Jenkins played his first match at Sandy Park back in October, as EURFC took on Cardiff Met. He labelled the fixture as “a mental experience” and has since gone on to make his Exeter Chiefs, Gallagher Premiership and Heineken Champions Cup debuts at the same ground.

The sheer number of players breaking through into elite-level rugby in Exeter isn’t something that has happened by chance. The university’s BUCS Super Rugby squad is overseen by an array of experienced coaches, including Fleming, Rich Hodges and Exeter Chiefs Senior Coach Haydn Thomas.

Head Analyst at the Chiefs Gareth Elliott has also come on board as a forwards coach, with further players from within the university programme having the opportunity to train with the Chiefs should they showcase their potential in a EURFC shirt.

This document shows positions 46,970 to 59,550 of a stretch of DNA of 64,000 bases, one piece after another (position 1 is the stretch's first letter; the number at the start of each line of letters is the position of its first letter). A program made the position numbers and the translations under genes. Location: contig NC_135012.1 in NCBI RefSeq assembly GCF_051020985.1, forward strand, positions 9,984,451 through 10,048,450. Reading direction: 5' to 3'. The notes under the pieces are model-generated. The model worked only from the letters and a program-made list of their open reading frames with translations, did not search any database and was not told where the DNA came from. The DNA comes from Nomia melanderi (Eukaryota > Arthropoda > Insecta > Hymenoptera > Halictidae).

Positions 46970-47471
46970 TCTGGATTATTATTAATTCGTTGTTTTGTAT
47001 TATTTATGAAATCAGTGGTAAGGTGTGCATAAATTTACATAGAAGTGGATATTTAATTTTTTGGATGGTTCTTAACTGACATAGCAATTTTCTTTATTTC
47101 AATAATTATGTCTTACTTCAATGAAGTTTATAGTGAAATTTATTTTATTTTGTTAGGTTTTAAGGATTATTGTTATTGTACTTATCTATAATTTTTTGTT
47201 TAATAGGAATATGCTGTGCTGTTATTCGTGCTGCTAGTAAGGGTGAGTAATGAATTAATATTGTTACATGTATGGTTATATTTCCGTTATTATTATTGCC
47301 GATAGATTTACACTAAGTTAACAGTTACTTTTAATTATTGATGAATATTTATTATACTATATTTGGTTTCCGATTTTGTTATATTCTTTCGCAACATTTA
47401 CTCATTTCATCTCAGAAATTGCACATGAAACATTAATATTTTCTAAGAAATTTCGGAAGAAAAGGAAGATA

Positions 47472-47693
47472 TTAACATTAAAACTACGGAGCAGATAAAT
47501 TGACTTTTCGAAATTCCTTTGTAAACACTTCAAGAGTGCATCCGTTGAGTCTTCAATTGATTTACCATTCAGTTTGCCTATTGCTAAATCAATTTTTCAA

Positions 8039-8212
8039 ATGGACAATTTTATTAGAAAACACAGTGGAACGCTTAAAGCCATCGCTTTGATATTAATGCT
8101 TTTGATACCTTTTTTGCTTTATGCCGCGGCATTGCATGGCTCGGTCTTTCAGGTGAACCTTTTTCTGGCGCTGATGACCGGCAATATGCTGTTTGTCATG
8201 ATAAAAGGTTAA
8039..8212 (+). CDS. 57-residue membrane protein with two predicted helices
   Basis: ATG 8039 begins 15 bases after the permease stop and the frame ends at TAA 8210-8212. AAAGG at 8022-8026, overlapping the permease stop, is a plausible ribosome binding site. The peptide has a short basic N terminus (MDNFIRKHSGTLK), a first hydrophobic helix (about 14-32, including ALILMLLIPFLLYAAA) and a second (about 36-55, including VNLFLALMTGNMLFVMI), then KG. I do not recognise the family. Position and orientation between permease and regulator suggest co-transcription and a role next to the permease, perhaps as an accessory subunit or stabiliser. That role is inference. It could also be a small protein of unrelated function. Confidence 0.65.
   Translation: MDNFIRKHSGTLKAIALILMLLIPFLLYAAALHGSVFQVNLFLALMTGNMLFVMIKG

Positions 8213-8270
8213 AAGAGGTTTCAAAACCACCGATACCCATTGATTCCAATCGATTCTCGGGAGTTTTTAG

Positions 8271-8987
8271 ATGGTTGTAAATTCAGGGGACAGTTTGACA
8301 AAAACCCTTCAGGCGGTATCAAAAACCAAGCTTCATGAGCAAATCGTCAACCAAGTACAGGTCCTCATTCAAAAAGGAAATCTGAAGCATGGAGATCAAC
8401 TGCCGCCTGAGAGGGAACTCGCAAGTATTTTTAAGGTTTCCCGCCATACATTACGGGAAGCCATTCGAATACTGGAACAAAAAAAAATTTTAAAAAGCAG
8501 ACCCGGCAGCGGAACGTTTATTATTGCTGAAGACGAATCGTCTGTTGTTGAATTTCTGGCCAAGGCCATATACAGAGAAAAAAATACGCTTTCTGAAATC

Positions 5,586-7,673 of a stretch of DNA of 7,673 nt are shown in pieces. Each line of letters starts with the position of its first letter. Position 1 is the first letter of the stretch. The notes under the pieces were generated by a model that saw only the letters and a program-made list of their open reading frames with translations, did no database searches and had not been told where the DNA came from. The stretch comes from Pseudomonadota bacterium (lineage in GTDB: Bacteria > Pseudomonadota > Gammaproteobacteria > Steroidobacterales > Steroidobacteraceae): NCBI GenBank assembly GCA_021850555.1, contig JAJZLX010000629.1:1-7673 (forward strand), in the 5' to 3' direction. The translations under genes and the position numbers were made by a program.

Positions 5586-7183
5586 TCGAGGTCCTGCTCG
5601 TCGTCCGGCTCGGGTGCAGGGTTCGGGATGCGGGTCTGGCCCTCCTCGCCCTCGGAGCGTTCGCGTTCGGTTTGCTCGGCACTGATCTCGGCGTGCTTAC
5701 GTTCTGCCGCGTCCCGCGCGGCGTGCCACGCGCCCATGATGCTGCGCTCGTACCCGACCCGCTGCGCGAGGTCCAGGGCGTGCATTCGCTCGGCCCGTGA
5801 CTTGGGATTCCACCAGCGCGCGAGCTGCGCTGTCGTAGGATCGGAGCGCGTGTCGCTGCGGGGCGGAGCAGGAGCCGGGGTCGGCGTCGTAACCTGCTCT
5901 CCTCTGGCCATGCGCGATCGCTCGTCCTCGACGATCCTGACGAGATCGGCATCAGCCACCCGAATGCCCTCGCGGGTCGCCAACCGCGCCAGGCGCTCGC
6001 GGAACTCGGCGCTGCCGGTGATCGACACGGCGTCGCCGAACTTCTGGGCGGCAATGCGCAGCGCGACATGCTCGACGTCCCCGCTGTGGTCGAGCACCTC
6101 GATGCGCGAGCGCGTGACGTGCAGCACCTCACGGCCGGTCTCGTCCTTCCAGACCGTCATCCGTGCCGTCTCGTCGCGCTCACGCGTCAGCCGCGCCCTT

“It’s a proven pathway and one that is continuing to develop,” highlights Fleming. “To see the likes of Tom Lawday lifting the Premiership trophy having also won at Twickenham with the university, was a special feeling. Our programme is one that is fully integrated within the Chiefs systems and structures, but the opportunities are there for boys to put themselves in the shop window at all levels of the game.”

This season has seen a plethora of EURFC alumni playing in the Premiership, the Championship and in Europe, with Leatherbarrow and first-year student Rob Gordon also playing for Scotland U20s in the opening two rounds of the Six Nations this year.

Whilst Scotland involvement has denied the two backrowers the opportunity to play in a Varsity fixture, one suspects that chance will still come their way during their time at university.

Exeter versus Loughborough is one of the biggest university sporting rivalries in the country and in BUCS Super Rugby. The Green and Whites currently sit second in the table whilst Loughborough occupy third spot so Wednesday’s match will most certainly write another chapter in this storied rivalry.

For those students on the field, it marks an opportunity to put their names in lights, on the biggest stage they have ever experienced.